Posts tagged blogging

And now, the end is near…

…for this blog. Read the rest of this entry »

Comments (1) »

Event: Girls and digital culture: transnational reflections – Call for papers (March)

This is an international interdisciplinary conference hosted by the Centre for Culture, Media and Creative Industries and the Department of Digital Humanities, King’s College, London on September 13 & 14 , 2012

Papers will be welcomed from across the social sciences, arts and humanities, including sociology, geography, media and communication studies, digital humanities, web science, gender studies, queer studies, cultural studies and postcolonial theory, as well as from artists, activists, grassroots and community initiatives and policy makers/think tanks.

Themes of the conference include:

Girls experiences of digital culture
Gender and social media
Activism and politics
Identity and subjectivity
Gender and blogging
Gender, play and digital culture
Power and digital divisions
Intersectional and transnational approaches

Abstracts of up to 200 words should be sent to, by 31st March 2012

Comments (1) »

Event: Girls and digital culture: transnational reflections (September)

Comments (2) »

Outing t’tranz: issues of privacy and “public interest”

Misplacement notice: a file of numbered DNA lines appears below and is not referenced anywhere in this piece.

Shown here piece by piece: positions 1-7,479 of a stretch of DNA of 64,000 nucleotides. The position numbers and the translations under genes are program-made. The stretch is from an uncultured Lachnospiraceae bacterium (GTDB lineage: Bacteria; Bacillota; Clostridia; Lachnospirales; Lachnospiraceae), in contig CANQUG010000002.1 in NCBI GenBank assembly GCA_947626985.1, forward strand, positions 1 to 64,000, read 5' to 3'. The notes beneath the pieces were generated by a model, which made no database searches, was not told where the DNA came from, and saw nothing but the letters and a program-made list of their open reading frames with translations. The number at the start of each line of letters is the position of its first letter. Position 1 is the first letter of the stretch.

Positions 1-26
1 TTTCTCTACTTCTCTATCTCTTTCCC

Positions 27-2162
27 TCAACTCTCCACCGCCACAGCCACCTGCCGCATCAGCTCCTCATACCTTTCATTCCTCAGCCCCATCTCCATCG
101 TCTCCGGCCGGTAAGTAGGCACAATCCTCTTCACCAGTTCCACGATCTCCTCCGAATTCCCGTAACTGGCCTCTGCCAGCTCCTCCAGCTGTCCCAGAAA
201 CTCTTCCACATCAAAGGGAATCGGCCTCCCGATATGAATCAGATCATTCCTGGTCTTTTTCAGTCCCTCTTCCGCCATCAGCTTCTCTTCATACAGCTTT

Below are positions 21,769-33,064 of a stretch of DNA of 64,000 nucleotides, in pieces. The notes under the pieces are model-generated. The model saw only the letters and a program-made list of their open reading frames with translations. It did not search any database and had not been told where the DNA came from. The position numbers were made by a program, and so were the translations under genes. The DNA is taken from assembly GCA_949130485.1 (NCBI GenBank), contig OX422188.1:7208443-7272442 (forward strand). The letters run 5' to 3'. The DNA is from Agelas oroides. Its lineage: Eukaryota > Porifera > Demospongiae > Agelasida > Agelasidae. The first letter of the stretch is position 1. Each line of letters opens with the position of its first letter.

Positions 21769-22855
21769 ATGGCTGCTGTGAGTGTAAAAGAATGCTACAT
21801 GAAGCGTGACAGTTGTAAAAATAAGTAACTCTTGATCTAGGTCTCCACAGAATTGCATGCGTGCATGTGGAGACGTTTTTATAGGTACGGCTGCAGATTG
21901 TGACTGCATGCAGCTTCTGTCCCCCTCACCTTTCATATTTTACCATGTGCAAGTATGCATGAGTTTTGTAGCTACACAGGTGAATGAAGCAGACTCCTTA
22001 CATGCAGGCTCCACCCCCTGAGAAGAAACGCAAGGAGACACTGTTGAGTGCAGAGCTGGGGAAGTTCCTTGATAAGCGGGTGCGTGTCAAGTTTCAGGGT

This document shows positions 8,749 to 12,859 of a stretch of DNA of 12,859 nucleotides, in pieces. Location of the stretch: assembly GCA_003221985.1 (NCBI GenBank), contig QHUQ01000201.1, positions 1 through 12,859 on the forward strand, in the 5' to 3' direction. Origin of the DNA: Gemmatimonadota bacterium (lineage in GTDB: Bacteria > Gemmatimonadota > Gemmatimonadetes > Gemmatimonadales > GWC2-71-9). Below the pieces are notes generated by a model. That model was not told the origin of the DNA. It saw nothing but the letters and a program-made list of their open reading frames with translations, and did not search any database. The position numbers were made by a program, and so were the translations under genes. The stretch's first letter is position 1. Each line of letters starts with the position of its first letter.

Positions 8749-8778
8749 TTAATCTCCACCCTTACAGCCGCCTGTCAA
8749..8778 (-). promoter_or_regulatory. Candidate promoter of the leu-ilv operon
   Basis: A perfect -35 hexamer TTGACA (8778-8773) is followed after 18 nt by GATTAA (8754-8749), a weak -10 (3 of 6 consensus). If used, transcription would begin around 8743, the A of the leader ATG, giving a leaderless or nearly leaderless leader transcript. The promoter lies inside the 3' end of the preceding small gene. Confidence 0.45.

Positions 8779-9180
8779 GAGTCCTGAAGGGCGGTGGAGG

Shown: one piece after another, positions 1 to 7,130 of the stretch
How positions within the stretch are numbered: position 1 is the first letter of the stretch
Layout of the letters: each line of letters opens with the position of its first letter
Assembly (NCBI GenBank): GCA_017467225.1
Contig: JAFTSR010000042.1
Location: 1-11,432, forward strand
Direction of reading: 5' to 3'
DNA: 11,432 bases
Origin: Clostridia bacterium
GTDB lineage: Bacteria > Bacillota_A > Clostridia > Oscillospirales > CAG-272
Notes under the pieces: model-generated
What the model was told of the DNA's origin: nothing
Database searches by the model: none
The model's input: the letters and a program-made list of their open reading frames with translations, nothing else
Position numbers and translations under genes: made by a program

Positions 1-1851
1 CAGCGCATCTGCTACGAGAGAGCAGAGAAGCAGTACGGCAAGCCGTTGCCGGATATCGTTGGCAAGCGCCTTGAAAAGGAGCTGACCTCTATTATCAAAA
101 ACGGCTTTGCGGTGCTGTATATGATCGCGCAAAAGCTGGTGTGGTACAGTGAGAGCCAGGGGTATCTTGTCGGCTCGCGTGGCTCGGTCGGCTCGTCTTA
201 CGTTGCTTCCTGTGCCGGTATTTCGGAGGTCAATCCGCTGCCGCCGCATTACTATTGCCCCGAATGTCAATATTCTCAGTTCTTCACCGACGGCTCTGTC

Those that live by the blog, shall die by the blog – though it is to be hoped, in the case of the trans guy just outed by the Daily Mail, that the end is not quite as literal as that.

He’s been outed – the guy who gave birth to a baby, last year – and it was the Daily Mail that done it. Read the rest of this entry »

Comments (6) »

Everything in moderation?

I have been sorely tempted, of late, to moderate some stuff on here. Tempted but, with two very specific exceptions, i haven’t succumbed. My hope is we can keep it that way – though i strongly suspect that the very fact of my posting this post might just lead one or two folk to tweak my nose…to see how far they can go before i hit the roof. Read the rest of this entry »

Comments (3) »

(not) looking for a publisher

Thanks, first, to Chris, who observed that this blog might be suitable material for publishing. I can’t say the thought hadn’t crossed my mind. Equally, though, i’ve also thought its not right for same.

Which is not to say i don’t have a trans book within me…but the obvious one that this blog might give rise to isn’t it.

Why i do it

Let’s put that into perspective. As others have commented, i am very public. Always have been. I don’t embarrass easily: and i’d rather put the whole me (or a large chunk of me) out there for criticism than be forever skulking in the shadows.

Two or three other reasons for being “out there”. I love writing (could you guess?). I know that i write relatively well, and by writing about my own experiences and conflicts, i hope that others can learn. Nah: not “learn to do it how i did”: but discover some of the issues i have along the way, so if/when they hit the same issues, even if they solve them differently, they know they are not alone.

Please tell me i’m wrong